Friday, July 17, 2015

STEREOTPYED

Stereotypes are so destructive.

For instance, I am 43 years old.  I have a cat.  I'm single.  I have short hair.  Want to know the stereotype that I have found myself fighting recently?  That adding these things all together makes me a lesbian.

Stereotype.

Listen, if that is what blows up your dress, fine.  Me?  I'm not a lesbian.  I like boys.  I always have.  Okay, I'm 43 years old.  I suppose I should say men.  I like men!  I always have. Tall ones ... muscular ones ... average Joe's ... exotic ones ... bald ones ... hairy ones ... I like men!

Just like most girls, I dreamed of being the princess and being sought out by my very own Prince Charming.  I wanted the fairy tale.  I planned my wedding.  I had a picture in my mind of what fairy tale dress I would wear on my special day.

And that special day never came ... because my Prince Charming never came.

You want to know the other stereotype I fight?  That there's something wrong with me.  I am somehow damaged or not quite right or not marriage material or dating material or ....


I love Pink!  I love her style.  I love that she can be edgy and feminine and bada$$ and a mother all at the same time.

I strive to be her ... well, as much as a 43 year old 4th grade teacher can be.  That sort of edgy, slightly rocker style has been my goal with my hair in recent years.

Listen, I no longer have the patience to deal with the drying and brushing and spritzing and whatever else must be done with long hair.  My hair doesn't really look all that good with long hair.  When I had it long (down to my shoulders long, mind you), it just sort of hung there, and I cannot abide stuff just hanging there.  So, I would tie it up in a messy knot or a couple of messy knots ... and might I just insert here, these were not like the trendy top knots all the girls are rocking these days.  My hair wouldn't cooperate that well.  So, these were for realsies nasty, messy knots.

So, I cut it off.

Gradually, at first ... adding layers ... taking off a couple of inches ... making it a bob ... taking off more inches ... making it a shag ... going all the way to pixie ... no bangs ... then bangs ... then asymmetrical ... then plain shaved ...

All these cool, edgy hair cuts.  I wanted in on it.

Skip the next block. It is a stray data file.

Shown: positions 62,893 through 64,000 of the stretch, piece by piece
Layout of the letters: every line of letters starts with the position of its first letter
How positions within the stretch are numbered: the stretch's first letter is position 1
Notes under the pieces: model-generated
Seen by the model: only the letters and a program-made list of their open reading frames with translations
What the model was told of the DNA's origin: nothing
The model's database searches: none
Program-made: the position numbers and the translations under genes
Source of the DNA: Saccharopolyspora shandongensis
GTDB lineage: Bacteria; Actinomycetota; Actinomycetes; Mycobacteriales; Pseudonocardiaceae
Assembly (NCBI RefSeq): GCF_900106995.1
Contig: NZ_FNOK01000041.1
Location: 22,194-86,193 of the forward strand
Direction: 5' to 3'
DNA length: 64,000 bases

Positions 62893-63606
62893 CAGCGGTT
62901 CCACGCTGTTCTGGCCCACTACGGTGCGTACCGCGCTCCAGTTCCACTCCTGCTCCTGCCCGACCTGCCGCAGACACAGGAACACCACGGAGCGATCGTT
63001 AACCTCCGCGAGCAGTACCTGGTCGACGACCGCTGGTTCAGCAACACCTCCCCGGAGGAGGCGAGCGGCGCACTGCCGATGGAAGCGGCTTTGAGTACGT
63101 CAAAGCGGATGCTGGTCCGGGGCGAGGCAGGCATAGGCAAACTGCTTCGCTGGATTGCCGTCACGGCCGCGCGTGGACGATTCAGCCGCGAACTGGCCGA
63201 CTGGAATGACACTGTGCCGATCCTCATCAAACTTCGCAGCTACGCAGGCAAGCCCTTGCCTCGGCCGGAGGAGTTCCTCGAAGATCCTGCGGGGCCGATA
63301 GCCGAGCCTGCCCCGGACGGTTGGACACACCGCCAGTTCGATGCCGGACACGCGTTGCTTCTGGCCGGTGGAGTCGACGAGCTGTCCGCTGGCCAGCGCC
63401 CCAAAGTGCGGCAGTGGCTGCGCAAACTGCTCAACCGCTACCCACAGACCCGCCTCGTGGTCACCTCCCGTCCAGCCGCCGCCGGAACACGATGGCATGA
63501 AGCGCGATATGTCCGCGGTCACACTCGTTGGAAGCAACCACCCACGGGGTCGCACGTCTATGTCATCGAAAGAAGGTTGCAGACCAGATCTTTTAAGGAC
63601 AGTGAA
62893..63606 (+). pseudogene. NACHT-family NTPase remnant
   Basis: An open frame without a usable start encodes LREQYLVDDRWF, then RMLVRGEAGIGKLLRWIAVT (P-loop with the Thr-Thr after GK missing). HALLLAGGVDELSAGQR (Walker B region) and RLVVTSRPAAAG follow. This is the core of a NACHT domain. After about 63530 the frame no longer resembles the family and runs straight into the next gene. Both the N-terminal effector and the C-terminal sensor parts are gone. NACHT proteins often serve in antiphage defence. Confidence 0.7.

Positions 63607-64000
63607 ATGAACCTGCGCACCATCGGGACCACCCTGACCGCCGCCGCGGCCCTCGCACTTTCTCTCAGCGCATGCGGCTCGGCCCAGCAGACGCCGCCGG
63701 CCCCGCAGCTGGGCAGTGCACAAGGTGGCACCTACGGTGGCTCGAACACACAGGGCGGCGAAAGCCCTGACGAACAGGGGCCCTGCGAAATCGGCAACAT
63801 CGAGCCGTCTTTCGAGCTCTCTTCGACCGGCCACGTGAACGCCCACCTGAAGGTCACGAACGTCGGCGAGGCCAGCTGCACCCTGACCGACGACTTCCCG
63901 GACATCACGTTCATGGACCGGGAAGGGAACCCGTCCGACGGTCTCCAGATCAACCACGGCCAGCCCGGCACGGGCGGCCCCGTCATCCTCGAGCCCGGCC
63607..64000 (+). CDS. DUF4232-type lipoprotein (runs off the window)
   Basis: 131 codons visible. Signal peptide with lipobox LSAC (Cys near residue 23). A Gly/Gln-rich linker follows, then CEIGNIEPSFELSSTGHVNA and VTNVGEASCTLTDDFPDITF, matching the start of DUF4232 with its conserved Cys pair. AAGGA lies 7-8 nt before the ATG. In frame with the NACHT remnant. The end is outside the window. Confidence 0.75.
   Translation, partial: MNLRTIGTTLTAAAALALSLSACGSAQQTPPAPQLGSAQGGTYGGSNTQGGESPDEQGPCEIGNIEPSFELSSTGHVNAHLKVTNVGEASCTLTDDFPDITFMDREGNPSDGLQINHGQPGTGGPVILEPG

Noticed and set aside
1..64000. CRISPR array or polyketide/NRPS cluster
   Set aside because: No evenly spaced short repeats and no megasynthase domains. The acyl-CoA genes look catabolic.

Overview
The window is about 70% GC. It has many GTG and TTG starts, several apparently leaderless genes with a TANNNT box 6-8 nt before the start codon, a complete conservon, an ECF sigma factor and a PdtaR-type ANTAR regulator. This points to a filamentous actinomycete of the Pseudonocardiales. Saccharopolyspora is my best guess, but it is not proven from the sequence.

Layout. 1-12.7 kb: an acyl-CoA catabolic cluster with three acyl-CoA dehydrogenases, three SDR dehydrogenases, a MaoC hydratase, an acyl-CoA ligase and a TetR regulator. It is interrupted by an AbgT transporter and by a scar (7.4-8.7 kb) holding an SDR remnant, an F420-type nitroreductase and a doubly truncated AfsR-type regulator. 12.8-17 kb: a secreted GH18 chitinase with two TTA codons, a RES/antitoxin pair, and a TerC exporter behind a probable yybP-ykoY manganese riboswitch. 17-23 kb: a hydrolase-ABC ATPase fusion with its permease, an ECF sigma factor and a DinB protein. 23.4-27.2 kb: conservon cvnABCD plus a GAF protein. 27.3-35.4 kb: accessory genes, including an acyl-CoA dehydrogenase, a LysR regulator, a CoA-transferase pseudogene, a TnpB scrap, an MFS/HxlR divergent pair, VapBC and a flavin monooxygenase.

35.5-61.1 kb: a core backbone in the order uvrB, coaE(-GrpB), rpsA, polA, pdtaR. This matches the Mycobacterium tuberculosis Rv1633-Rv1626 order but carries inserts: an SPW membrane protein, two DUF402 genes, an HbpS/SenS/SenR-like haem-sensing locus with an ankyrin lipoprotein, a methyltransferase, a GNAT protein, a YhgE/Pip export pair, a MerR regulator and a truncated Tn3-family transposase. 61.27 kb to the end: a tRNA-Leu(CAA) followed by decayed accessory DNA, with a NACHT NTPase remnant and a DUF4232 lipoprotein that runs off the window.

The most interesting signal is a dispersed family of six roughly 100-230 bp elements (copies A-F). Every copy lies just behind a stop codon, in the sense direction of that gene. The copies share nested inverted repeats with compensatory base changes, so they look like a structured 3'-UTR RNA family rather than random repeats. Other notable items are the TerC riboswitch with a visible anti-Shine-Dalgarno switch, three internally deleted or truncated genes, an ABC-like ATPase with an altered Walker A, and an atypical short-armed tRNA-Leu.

Today, I went short .... REALLY short.  I walked out feeling great.  Feeling free ... feeling edgy. Then I had a really rough reaction to my hair.  Just a look.  Hardly perceptible, but enough that I saw it ... I registered it in the eyes of the beholder and BOOM!  I was crushed ... near tears.

The voices started:  "No guy will like you with a hair cut shorter than his."  ....  "Why have you made yourself look like you're not at all approachable to men?"  .... "It'd have to be a miracle for someone to find you at this point in your life."  (<==someone actually said that one to me)   "Men like feminine women that can't do it all on their own."  (<== someone actually said that to me as well in response to my independent nature) ...

There is nothing I can do about my independent spirit.  Apparently, I came into the world like that, and I suspect that I will exit much the same way.

I plan to continue this crazy, short hair business.  My 18 bajillion cowlicks work with the short hair, and, frankly, I like it.

I am a woman.  I strive to be feminine and sweet and kind and the fairer sex, but let's be honest here, I'm from the north.  I have opinions, and I share them.

I'm from good, solid Scottish stock.  There isn't a petite bone in this body.

But I love pink and make-up and dresses and nail polish and jewelry and I don't like icky bugs and I need help with "boy stuff" and I like to be cared for and I do try to embrace the feminine.

One day ... probably many moons from now ... stereotypes will be passe, and accepting individuals for their individuality will be the accepted norm ...




1 comment:

Anonymous said...

I LOVE IT, YOU ROCK!! Keep being you, all women get a bad wrap...It seems that we are never good enough.. Now that I'm forty I'm trying to get comfortable in my skin and realize that this is what I'm dealt and embrace it.

Michigan Denise